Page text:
Joan Prentice, Cony and Upney hang after third Chelmsford trial, 1589.

As Halloween nears we see the familiar images of evil witches with pointed hats and green skin everywhere. Society, though, has not always been so light-hearted towards the idea witchcraft and magic. Witchcraft became a crime in most countries from about 1450 – 1780 and around 100,000 people across Europe were accused of witchcraft. About 40 Р50,000 were executed. In England, for example, witchcraft became a crime in 1542. The statute was later replaced with the 1563 “Act Against Conjurations, Enchantments and Witchcrafts”. The penalty for witchcraft was hanging or burning at the stake Рdepending on which country you lived in. Many people were tortured into confessions, or naming others before being found guilty.


The ducking stool displayed here was one method of enticing confessions from individuals.

Witchcraft was believed to be the practice of harmful magic on others. This could be bewitching someone, cursing those who have wronged you, or bringing misfortune to an entire community. It was also believed that witches worshipped the devil and many were accused of making a face-to-face pact with him to get revenge. In some places, it was thought that witches gathered together for ‚ÄúSabbaths‚Äù to worship the devil. Witch hunters were employed to catch those involved in such deeds. Whilst on hunts, witch hunters would often resort to conducting ‚Äòtests‚Äô in an attempt to determine whether an individual was a witch or not. These ranged from plunging an individual into water to see if they would sink or swim through to forcing those accused to recite the Lord‚Äôs Prayer without mistakes.¬† Those accused could face other tests like an examination for ‚Äúthe Devil‚Äôs Mark‚Äù, or touching the victim’s hand to see how they would react. It was not uncommon for witch hunters to use a variety of methods in combination to these ‚Äúwitch tests‚Äù so as to entice confessions out of victims. These included whipping stocks with iron spikes, scalding lime baths, and the rack.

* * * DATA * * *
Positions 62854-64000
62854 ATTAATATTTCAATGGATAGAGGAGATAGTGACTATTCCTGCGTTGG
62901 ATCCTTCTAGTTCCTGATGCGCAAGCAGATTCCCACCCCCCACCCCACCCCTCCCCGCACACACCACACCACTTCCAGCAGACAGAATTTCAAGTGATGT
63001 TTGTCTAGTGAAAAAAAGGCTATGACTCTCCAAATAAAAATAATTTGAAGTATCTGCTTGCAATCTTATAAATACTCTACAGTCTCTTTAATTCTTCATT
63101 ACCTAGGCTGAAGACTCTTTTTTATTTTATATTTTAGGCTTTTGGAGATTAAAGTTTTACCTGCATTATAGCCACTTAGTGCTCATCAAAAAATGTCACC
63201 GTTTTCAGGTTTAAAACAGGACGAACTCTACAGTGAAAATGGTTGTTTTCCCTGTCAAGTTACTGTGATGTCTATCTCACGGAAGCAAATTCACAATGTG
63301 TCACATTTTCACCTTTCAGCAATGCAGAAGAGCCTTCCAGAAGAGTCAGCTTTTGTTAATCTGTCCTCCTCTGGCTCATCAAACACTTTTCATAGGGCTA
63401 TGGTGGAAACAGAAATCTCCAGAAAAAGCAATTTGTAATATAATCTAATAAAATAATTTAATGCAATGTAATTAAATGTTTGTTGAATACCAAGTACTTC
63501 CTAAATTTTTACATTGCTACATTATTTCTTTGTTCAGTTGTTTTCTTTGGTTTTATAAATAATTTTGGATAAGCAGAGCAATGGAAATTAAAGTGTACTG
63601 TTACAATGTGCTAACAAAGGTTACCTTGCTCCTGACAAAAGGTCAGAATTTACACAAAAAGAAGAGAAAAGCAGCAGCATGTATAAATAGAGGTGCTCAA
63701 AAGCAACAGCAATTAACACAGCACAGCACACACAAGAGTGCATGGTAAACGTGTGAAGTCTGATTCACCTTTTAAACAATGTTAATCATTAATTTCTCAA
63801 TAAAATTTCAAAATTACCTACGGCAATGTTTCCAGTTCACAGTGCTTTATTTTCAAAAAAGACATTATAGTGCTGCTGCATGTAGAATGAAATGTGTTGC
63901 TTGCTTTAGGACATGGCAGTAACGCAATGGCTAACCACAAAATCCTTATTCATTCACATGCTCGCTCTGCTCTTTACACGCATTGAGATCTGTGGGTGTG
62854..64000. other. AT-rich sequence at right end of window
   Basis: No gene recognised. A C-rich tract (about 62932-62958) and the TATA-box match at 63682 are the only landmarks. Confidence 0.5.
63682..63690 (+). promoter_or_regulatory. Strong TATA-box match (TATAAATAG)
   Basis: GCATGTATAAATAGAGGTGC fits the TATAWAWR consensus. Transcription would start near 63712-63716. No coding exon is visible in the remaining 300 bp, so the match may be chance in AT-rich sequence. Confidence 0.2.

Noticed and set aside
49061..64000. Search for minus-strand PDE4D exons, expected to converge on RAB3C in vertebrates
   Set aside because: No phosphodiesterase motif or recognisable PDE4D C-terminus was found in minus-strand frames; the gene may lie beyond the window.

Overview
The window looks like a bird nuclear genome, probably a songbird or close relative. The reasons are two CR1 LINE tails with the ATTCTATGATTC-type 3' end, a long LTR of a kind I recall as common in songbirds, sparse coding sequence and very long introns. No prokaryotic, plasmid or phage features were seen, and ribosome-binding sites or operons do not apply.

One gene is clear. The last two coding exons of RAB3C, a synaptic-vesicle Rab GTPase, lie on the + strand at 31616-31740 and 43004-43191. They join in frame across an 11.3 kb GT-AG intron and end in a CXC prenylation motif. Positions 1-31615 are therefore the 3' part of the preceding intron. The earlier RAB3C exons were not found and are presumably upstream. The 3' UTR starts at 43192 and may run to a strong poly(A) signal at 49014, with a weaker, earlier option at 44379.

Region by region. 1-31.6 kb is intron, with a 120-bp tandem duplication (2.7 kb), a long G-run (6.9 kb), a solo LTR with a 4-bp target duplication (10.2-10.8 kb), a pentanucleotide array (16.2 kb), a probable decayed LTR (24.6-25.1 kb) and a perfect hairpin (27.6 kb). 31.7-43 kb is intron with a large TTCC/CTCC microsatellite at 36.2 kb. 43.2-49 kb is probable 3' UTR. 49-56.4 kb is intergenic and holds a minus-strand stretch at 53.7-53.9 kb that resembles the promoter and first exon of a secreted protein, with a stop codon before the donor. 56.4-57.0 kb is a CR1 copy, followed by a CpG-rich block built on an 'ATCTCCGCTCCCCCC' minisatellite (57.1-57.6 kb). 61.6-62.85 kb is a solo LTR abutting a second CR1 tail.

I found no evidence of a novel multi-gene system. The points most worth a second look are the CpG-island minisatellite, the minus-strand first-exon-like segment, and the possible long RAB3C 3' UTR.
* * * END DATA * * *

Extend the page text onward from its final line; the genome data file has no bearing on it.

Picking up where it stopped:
Neither were all witches women, some were men. Yet, due to the belief that women were morally and spiritually weaker than men, they were often accused of witchcraft far more. In fact, 70 – 80% of those accused of witchcraft across Europe were women. The majority of these women would be poor, elderly and/or widowed, who were socially isolated from their neighbours. Some women accused of witchcraft were midwives, who would often be suspected of causing deliberate harm to an infant. Perhaps the reason for these women to be accused so rashly was that they acted as scapegoats for communities. They worked outside the normal parameters of social expectations and went against accepted social conventions of the time.

For more on witches and witch hunting, check out¬†15 Minute History‘s podcast on¬†Witch-hunting in Early Modern Europe.

-Claire Amundson
Junior Girl
Girl Museum Inc.

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